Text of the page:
Wednesday, 19 October 2011

BOOK REVIEW: 'Salem's Lot - Stephen King

A tome that plunges the reader into the all too shallow waters of childhood fears, small-town mentality and a world-feared legend, King’s ‘Salem’s Lot is an unnervingly effective and unforgettable horror opus.

The Lot’s vampires recall their true origins as plague carriers and unclean, unholy wandering wastes, to whom only will and faith holds the doors fastened.

Hastily-fashioned stakes, dusty crucifixes and cloves of garlic abound as the contemporary combats a menace medieval in its approach and cruelty.

King’s skill soaks through the pages as from a jagged wound bound in cloth, displaying his ability to plunge the reader into his created world by peeling away adult reason and forcing the imagination to once again witness the eyes that peer from the closet and to hear the rhythmic breathing from under the bed.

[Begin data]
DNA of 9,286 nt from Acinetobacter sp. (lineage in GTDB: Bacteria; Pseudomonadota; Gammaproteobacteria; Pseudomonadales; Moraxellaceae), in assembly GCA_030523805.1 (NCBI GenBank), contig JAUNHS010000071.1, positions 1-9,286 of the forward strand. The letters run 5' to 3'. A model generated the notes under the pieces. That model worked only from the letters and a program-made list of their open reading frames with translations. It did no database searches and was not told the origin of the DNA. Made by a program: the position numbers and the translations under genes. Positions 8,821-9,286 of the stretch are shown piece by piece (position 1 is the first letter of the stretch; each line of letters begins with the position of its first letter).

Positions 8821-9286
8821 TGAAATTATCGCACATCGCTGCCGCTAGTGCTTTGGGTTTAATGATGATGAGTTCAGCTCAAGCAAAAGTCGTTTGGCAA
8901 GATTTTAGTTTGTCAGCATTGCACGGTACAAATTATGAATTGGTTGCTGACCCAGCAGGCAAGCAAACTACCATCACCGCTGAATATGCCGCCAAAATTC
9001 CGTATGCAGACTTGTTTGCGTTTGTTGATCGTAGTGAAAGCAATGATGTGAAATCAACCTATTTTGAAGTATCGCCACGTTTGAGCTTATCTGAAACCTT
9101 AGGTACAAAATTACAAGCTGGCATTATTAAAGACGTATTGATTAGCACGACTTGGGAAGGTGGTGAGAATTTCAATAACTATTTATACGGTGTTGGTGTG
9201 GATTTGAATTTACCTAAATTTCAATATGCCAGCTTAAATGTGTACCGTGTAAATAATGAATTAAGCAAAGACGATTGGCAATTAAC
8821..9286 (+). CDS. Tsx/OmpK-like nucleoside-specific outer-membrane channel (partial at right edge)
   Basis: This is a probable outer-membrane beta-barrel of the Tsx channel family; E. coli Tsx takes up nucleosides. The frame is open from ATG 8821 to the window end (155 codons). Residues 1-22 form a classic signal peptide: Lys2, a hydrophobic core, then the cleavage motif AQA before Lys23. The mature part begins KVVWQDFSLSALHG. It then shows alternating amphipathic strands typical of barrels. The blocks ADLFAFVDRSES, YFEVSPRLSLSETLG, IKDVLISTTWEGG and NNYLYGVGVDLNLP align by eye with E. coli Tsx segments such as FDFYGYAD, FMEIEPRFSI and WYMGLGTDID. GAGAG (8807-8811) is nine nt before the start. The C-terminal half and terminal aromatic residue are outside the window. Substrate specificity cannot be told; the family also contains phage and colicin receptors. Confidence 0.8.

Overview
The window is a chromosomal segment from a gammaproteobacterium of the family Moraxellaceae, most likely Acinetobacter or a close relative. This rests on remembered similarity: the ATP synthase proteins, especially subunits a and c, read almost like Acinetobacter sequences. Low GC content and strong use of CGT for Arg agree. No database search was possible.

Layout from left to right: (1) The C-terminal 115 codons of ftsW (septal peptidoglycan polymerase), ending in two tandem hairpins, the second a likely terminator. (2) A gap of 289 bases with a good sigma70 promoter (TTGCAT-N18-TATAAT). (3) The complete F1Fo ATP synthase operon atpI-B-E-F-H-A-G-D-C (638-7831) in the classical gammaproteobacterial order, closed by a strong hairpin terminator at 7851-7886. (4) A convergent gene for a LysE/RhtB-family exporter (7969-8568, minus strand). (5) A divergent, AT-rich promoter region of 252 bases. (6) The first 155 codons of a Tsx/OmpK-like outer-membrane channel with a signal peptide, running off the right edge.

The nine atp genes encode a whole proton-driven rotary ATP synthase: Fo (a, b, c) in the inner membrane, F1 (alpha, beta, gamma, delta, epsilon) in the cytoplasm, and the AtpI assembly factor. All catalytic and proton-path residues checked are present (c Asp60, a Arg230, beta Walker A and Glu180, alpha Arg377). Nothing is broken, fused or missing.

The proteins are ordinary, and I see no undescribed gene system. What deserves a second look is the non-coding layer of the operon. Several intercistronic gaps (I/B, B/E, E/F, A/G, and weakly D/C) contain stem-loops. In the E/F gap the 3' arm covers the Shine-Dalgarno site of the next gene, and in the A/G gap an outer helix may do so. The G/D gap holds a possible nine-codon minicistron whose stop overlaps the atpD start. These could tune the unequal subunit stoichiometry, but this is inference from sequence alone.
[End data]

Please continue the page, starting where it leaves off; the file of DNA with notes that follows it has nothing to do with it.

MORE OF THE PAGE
The Marsten House, perpetually looming and seemingly invincible, is a numbing representation of every old-wives' tale and local legend found the world over.

Simply excellent.

Originally posted to, 3 May, 2010.


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